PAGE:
A previous blog post, Remains of Union Soldier Found at Antietam Battlefield, dealt with the discovery of the remains of an unidentified Union soldier by a visitor to the Antietam National Battlefield and the steps that were being taken by specialists to identify the remains.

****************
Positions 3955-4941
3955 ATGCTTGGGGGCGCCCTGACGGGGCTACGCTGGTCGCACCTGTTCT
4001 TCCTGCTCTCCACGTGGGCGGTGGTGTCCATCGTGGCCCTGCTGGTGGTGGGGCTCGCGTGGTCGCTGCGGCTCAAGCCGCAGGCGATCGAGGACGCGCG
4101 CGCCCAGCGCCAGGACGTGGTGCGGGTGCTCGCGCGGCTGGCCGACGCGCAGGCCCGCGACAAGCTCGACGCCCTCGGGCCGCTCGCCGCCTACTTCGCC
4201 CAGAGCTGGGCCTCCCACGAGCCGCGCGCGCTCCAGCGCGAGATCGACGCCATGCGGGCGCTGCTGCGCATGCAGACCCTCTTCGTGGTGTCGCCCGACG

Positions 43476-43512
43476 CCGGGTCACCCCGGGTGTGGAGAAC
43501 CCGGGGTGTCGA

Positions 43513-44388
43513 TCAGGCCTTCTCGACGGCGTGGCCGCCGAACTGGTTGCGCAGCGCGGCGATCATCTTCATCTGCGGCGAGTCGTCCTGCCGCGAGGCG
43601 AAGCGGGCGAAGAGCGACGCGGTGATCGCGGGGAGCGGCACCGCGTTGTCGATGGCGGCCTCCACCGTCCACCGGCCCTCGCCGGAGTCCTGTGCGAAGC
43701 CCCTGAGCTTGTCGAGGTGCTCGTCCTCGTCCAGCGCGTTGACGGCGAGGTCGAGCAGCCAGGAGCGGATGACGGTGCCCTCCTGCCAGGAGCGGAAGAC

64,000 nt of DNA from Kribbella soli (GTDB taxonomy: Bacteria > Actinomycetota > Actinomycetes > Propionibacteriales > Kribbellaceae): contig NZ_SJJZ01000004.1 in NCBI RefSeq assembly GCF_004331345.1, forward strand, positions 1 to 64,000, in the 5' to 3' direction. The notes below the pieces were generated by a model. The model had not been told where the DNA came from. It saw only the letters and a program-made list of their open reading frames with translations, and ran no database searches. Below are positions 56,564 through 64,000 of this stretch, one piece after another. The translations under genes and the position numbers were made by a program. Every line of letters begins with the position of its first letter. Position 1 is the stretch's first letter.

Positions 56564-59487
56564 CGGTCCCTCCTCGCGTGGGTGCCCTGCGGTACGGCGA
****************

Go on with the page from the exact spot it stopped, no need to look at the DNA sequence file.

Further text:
As the team of specialists predicted, no positive identification could be made. Nearly a year after the discovery, however, the remains – consisting of 400 bone fragments, 13 uniform buttons, a U.S. belt buckle, and some scraps of fabric and leather – were taken to New York, the soldier’s home state as indicated by the insignia on the buttons. The remains, along with some soil from the battlefield, were placed in a donated pine coffin by six National Park Service rangers and two Civil War re-enactors in Union uniforms. The coffin was covered by a 34-star U.S. flag. Two Army National Guardsmen and a volunteer motorcycle escort accompanied the remains on the 330-mile trip to the Gerald B. H. Solomon Saratoga National Cemetery, where the burial took place today, the 147th anniversary of the Battle of Antietam, also known as the Battle of Sharpsburg.